; After Reset, the keyboard sends an ID byte, 080h followed by the 
; Layout ID. 0FFh is sent as ID when the internal selftest failed.
; Layout ID codes:  10zyxxxxb
;   0BFh = US         ||  |	
;   0AFh = UK         ||  +--- P2.3-0: DIP SW 	
;   0AEh = German     |+------ P2.4: 1= US, 0= Intl.	
;   0ADh = French     +------- P2.5: unused, =1	
; KData input is -INT, KData output is P2.7
; scan driver XR 22-950-3B is connected to P1.0-3 & PROG
; sense amplifier XR 22-908-03 is connected to P1.0-7 & PROG
; ===================================================================
; Jumpers:
;   E1-E2:	EA (closed)
;   E3-E4:	P2.5 (open)
;   E5-E6:	P2.4 (open US, closed Intl.)
; ===================================================================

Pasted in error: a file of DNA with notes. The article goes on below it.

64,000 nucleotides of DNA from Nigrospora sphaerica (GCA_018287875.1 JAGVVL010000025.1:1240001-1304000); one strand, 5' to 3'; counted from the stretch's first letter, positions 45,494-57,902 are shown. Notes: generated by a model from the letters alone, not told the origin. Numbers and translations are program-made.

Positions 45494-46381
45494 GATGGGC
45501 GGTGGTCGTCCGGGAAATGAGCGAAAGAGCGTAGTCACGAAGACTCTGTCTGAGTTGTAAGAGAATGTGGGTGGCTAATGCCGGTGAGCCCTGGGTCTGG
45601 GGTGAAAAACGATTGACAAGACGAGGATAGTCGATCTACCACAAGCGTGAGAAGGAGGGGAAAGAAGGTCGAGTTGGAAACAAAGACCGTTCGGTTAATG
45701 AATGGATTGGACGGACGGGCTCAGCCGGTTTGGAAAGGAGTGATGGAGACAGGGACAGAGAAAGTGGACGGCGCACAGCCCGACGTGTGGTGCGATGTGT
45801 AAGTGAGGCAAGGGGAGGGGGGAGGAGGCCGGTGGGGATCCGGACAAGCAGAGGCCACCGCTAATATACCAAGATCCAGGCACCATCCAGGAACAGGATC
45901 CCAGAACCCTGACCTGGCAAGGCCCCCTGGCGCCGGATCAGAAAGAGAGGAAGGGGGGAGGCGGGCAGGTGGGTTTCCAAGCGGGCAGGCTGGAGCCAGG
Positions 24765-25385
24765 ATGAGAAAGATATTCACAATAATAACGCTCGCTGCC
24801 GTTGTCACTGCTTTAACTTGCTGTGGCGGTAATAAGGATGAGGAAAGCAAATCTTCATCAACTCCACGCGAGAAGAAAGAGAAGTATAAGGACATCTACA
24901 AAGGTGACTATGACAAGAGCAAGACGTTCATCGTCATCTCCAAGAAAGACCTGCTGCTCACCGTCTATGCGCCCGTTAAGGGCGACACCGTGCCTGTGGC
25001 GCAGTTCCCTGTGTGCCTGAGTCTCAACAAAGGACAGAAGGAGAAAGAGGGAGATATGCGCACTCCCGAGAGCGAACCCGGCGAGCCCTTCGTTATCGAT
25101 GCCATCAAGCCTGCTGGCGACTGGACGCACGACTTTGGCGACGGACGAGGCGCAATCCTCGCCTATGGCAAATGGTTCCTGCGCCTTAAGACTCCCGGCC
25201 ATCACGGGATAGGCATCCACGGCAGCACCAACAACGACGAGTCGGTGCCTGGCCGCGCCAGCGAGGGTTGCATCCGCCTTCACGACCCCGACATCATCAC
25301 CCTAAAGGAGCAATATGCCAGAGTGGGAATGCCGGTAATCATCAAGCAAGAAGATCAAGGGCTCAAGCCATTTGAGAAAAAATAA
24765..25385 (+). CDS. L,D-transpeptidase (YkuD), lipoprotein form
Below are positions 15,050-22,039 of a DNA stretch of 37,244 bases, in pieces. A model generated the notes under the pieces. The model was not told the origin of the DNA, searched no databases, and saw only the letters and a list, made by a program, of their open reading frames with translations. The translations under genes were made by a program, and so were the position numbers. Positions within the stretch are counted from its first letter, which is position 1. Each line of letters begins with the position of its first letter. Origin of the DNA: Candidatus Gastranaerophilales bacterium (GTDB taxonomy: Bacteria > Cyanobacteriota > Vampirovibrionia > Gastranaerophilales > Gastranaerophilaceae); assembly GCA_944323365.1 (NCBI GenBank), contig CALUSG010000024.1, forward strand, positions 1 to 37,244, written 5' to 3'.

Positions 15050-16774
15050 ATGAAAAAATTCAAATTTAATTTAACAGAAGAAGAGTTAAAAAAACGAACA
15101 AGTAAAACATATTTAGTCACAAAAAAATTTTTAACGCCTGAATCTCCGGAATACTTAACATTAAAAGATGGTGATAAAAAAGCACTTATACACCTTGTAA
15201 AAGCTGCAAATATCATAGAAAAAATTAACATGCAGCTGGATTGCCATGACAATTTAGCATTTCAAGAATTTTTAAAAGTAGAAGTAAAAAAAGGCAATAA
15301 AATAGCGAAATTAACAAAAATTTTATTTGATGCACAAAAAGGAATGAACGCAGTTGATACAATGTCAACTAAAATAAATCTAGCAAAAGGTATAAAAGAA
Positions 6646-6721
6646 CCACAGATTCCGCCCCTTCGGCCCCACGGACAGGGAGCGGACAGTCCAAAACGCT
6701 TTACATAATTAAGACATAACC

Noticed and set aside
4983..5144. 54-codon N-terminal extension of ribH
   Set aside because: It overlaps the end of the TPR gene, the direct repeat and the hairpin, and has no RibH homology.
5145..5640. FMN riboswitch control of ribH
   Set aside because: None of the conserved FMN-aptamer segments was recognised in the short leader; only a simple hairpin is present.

To force a keyboard reset, pull down the Data line for 5 ms.

I did not find any detailed (and correct) documentation on the keyboard circuit and firmware, so I had to perform my own research on a Keytronic A65-02592-055, firmware v5.12. There may be some errors in my tables shown above. Nevertheless, the information given in the Lisa Hardware Manual is a good deal worse.

Lisa Keyboard Tester

My Keyboard Tester can be used in two ways:

It would not be difficult to replace the RS-232 with a PS/2 port and build a PS/2-to-Lisa keyboard converter, but who needs that? I don't want to see any PC stuff in my Apple collection (though I use it sometimes internally, see IDEfile).


The heart of the Keyboard tester is an i8031 microcontroller, running 900 lines of assembler code. It scans a 3x3 keypad, three status LEDs and of course the keyboard interface and the RS-232C port. Shown below is a schematic diagram of the unit, click on the image for a full-size pdf.

Lisa Keyboard connector